This is your first time playing Lucia, and now you’re in your second week of rehearsal. How is it going so far?
Well, it’s going very well, thank God. Every day I sing as often as I can, and even when I was jet-lagged on the first day of rehearsal, I wanted to sing. It’s the kind of role where I believe the more I sing it, the more I’ll make it mine, the more it will get attached to my throat and vocal chords. Since it’s a debut, I need to keep discovering things every day. I studied and prepared a lot even before arriving here, but I believe that in opera—and especially with a role this big and great—you’re always going to discover new things, even if you perform it many times. So I’m a fan of practicing often and constantly making new interpretations.
Photo by: Bill Mohn.
What do you think of the character herself? Do you like Lucia?
I love her, I adore her. Actually, that’s why I need to practice often because I need to separate my heart from my head, and I need to be a little more detached than I was when I first began singing Lucia. It’s a role that gets you, that grabs your heart, and it’s difficult to sing when your emotions are so moved. So I need to try and be a bit detached. But even so, there are sections I’ll be singing and my hairs will stand on end because of the music, the words Lucia’s speaking, and the love she has for Edgardo. She’s a woman who has suffered greatly for an impossible love—like Romeo and Juliet.
This is your Seattle Opera debut, but have you visited Seattle before? What are you looking forward to doing while you’re here?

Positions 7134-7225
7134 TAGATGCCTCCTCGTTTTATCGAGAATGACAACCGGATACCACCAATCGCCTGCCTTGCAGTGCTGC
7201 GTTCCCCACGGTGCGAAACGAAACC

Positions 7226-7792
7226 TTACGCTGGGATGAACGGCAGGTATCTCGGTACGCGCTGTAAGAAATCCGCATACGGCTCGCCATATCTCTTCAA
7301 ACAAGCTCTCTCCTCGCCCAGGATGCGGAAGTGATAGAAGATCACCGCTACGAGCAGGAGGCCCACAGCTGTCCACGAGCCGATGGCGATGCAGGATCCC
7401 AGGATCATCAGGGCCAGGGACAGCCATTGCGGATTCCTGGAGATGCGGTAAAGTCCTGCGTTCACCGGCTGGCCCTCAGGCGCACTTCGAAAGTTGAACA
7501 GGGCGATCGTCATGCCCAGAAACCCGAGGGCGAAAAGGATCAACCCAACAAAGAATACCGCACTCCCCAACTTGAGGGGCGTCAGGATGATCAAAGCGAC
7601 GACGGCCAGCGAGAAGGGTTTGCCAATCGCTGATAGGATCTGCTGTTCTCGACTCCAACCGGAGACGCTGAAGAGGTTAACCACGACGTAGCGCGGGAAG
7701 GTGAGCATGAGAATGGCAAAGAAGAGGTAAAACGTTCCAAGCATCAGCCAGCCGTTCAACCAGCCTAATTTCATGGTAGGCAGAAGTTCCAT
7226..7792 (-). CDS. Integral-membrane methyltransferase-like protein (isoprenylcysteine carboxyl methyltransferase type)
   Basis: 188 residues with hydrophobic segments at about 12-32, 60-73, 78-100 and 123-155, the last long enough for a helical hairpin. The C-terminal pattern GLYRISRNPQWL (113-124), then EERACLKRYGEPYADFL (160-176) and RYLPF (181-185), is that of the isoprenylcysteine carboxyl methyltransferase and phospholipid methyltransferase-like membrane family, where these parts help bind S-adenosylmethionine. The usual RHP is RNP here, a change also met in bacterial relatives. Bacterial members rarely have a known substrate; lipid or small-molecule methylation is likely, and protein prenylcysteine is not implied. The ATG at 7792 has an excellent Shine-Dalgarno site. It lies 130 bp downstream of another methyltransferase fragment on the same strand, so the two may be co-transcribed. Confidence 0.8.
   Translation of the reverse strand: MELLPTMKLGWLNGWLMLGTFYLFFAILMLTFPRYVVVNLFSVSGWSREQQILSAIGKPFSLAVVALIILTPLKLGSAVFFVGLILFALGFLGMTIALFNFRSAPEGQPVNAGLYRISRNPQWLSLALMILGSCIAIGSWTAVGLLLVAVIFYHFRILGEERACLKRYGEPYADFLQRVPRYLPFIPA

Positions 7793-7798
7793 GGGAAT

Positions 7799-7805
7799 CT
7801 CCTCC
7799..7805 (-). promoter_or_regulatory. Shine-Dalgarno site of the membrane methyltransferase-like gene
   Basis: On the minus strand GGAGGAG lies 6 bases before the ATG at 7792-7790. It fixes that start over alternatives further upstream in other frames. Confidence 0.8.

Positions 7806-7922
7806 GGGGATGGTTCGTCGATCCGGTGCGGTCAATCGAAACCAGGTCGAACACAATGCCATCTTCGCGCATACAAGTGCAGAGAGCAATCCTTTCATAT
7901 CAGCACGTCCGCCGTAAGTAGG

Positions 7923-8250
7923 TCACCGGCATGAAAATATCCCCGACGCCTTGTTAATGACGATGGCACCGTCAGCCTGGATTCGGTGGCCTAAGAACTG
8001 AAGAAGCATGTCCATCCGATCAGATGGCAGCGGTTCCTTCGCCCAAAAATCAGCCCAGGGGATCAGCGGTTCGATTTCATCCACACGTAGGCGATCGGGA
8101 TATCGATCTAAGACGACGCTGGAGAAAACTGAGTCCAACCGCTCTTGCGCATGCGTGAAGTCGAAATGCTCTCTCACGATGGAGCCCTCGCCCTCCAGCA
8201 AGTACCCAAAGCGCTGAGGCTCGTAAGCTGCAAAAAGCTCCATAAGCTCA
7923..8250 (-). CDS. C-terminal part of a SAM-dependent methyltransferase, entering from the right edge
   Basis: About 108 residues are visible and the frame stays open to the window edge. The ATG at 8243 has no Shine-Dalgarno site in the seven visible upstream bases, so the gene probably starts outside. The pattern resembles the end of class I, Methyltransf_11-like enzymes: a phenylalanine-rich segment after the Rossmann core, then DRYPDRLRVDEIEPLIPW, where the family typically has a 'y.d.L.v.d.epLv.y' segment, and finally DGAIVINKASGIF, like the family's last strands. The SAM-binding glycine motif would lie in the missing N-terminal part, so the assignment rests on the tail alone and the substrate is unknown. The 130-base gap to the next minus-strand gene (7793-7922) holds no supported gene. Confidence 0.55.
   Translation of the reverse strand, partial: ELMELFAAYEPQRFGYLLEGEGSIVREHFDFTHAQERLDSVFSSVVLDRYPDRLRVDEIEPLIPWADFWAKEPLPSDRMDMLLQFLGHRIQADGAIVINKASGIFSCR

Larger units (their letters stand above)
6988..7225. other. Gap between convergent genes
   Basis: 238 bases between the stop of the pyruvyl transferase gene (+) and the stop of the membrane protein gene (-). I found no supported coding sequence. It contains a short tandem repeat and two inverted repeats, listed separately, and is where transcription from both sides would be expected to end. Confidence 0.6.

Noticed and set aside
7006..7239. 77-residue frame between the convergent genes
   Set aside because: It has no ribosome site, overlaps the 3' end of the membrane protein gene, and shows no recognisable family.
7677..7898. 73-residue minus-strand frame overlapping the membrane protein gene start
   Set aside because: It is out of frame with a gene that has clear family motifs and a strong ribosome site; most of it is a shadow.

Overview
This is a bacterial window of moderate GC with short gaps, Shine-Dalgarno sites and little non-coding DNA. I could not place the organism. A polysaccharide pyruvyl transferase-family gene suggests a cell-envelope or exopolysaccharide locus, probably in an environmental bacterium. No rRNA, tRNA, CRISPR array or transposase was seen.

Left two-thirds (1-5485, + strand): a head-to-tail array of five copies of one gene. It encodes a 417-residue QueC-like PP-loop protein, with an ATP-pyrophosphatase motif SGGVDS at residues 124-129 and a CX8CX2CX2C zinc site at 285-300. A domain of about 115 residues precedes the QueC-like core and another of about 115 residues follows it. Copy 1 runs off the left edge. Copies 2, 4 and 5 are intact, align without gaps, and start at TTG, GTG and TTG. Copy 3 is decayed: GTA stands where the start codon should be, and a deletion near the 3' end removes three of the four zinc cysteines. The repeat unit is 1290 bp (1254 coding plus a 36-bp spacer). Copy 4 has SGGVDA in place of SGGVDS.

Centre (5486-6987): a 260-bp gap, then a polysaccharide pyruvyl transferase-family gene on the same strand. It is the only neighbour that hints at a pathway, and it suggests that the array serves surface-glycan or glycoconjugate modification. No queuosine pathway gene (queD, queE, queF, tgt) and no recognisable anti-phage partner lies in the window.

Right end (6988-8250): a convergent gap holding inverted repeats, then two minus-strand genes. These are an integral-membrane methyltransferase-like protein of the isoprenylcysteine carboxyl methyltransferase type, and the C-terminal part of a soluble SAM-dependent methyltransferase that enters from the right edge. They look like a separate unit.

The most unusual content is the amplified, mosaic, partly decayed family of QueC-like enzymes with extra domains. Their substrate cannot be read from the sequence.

Yes, this is my first time performing here, but I visited Seattle about two years ago, and I loved it. In my free days, I plan on walking around and exploring the city—and if it rains, oh well, I’ll bring along an umbrella! I plan on enjoying my time here because it’s great luck to be in a city like this.
When you’re not traveling around the world and performing, where do you make your home?
In Italy. I’m married to an Italian and I’ve lived for six years in Brescia, which is near Milan. But I’m from the Canary Islands originally, and that’s where my family is. Whenever I can, I steal away and go back to visit them and recharge my batteries.
Photo by: Bill Mohn.
Finally, what has been your favorite thing about your time with Seattle Opera so far?
The most wonderful thing, and what makes me feel like a princess, is the affection everyone gives us, from Speight Jenkins to the people who volunteer to drive us home after rehearsal, which is one of the things I’m most impressed and moved by. I’ve never seen a company with this level of dedication, with people who want to take care of us, give us rides, and volunteer their smiles and their time. It’s a very friendly environment, which definitely helps us artists make the most of ourselves.
This is also the first time I’ll be singing on American soil, so that’s something I’m very proud of. I really appreciate Speight—who is a great man in every sense—for giving me this opportunity. It’s definitely a highlight in my career.